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Women In Comms

Vodafone's Doberneck: Put Policies Into Practice to Retain Women

It's a cliché question to ask, "How does she do it all?" But, for those women who do manage to successfully balance their professional and personal life, the answer is likely that they work for a progressive, supportive company. And, they've probably grinned-and-bore it through the tough times too.

That's what has gotten Megan Doberneck, general counsel and company secretary for Vodafone Americas , through her long career in the telecom industry, and it's convinced her that the most important thing companies can do to support their female employees is focus on retaining them. That requires adapting policies that go beyond what's legally required, which isn't much when it comes to parental leave. Not only that, but also creating a culture that enables, and even encourages, its employees -- both male and female -- to take full advantage of policies.

Doberneck, a member of Women in Comm's Board of Advisors, caught up with Light Reading to explain how to make family-friendly policies work for employees and employers alike, as well as to share how doing so has benefited Vodafone in the past year.

Megan Doberneck, General Counsel and Company Secretary, Vodafone Americas
Megan Doberneck, General Counsel and Company Secretary, Vodafone Americas


Vodafone is a Service Provider Partner in Light Reading's Women in Comms non-profit, helping to provide information, networking, mentorship, access to jobs and support for women in the next-gen communications industry. Visit Women in Comms and get in touch to learn how you can get involved too!


Light Reading: What is the biggest issue or challenge you'd like to shine a spotlight on when it comes to women in comms?

Megan Doberneck: I think of women as caregivers of any nature -- kids, parents or whatever, where there is a significant personal commitment in terms of caregiving -- and I think about two things for that particular woman: What can we do to facilitate keeping that woman in comms, and what are good measures to say are we making progress on that front? It's specific to a caregiver mindset, but it's true for all women in comms. It's extra true for women with a personal commitment with significant caregiving responsibilities. I do think the pipeline is important, but in my experience, the challenge has been keeping women in comms.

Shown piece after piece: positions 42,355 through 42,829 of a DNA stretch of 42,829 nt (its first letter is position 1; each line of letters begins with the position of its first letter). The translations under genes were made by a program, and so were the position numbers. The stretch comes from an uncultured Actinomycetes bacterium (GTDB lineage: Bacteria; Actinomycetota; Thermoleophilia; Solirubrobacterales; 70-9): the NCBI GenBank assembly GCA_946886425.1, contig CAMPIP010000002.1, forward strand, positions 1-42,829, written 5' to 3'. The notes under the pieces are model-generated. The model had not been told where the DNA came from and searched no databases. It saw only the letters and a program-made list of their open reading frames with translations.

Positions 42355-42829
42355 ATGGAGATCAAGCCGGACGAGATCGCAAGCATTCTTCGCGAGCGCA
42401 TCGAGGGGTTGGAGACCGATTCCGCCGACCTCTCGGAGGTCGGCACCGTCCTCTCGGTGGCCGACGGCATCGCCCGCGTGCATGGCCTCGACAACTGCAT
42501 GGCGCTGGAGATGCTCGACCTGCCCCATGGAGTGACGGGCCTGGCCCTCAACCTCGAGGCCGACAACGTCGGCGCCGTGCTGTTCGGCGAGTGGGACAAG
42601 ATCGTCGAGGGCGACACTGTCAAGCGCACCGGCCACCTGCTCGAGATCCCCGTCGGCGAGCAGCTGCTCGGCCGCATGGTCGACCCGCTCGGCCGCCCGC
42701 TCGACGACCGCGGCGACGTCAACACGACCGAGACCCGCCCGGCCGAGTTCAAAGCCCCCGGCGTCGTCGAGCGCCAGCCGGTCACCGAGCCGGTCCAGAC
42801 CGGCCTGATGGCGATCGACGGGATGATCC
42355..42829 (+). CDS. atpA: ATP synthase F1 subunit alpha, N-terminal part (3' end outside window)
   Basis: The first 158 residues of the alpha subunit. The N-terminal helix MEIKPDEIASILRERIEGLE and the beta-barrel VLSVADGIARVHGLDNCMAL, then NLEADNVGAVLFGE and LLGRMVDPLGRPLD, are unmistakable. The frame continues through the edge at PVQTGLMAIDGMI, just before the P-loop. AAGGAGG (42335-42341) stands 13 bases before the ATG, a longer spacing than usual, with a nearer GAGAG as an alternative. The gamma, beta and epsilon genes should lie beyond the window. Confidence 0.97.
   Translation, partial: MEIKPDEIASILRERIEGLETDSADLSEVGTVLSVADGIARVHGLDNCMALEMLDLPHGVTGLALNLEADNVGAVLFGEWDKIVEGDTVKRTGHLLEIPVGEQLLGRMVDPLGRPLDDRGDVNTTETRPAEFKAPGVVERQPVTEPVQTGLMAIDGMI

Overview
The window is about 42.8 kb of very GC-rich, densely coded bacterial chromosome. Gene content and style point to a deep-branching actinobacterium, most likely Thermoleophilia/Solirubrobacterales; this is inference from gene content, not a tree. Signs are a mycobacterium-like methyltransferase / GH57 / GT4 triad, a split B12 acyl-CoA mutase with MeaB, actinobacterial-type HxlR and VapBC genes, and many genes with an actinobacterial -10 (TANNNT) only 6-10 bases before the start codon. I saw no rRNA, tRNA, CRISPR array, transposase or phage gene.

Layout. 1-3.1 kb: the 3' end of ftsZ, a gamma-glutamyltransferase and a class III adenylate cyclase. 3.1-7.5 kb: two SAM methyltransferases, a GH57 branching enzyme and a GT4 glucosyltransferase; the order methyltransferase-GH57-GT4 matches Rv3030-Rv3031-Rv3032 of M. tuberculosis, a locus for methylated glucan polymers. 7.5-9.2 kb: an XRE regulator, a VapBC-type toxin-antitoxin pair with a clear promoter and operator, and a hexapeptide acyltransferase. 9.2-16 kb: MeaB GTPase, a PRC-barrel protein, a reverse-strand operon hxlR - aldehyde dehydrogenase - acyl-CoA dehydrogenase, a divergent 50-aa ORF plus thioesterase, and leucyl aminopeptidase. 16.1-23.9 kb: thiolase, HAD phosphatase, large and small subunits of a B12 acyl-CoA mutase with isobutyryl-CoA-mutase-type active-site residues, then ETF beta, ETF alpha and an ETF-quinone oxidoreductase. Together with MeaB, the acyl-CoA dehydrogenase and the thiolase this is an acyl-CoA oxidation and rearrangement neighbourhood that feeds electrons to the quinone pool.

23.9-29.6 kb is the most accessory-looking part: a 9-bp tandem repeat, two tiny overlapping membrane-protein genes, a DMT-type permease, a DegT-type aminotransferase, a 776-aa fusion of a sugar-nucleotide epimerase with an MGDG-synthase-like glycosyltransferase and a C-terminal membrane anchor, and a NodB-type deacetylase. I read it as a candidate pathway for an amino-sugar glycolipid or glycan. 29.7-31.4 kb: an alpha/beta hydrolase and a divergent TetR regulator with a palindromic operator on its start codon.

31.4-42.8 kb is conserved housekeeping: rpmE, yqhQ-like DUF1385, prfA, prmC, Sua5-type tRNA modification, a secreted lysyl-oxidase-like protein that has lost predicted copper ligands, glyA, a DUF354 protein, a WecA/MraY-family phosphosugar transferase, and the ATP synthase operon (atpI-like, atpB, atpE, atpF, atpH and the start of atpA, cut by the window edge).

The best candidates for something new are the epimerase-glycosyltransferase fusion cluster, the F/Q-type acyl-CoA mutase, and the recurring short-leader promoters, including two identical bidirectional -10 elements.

I think many companies, particularly in the tech sector, have started grappling with the issue of keeping women in comms. I do believe as challenging as it may be, there are some real clear and focused ways to help. Oftentimes the first significant way for all employees, but especially women, is parental policies -- paid family leave arrangements that allow women to have some time and have some space to figure things out at a pressure point in one's life. They are tired at home and at work and no one really cares that you have a baby at home. It gives time and space to figure out how to make that juggling work and how to give your employees time to figure out the equilibrium between work in the workplace and at home and to be able to find -- as hard as it may be -- the equilibrium between work and home.

Vodafone is one company, but there's growing momentum behind companies, and in particular those in tech, really focusing on that as the first entry point where you see significant drop off numbers. I think the challenge or focus is as much as I think it's fantastic and absolutely critical, it doesn’t stop after the first year. I'd love to see companies spend more time and focus attention on providing a continuum of support for anyone. It just falls more heavily on women. As the demands in the workplace change, you have to have a way to change your equilibrium at home, so you can maintain that equilibrium between work and home. That, from an overall industry perspective, is what I think is the biggest challenge: recognition and creative thinking about what kind of approaches we can take to facilitate that. It's true for anyone with caregiving responsibilities and managing demands of personal and professional.

LR: What can companies do to start making changes that support achieving this work-life balance?

MD: I think there are three really key pillars of what companies can at least start to do to facilitate that: One is in the compliance arena; If we're committed to keeping women in comms, you have to establish the same tone from the top. Whether people can take advantage of it or not, allow them to feel they can legitimately prioritize their personal needs in a moment they need to make it a priority without any negative impact to their career; that they work in an environment where it's possible. It's clearly cultural and tone from the top.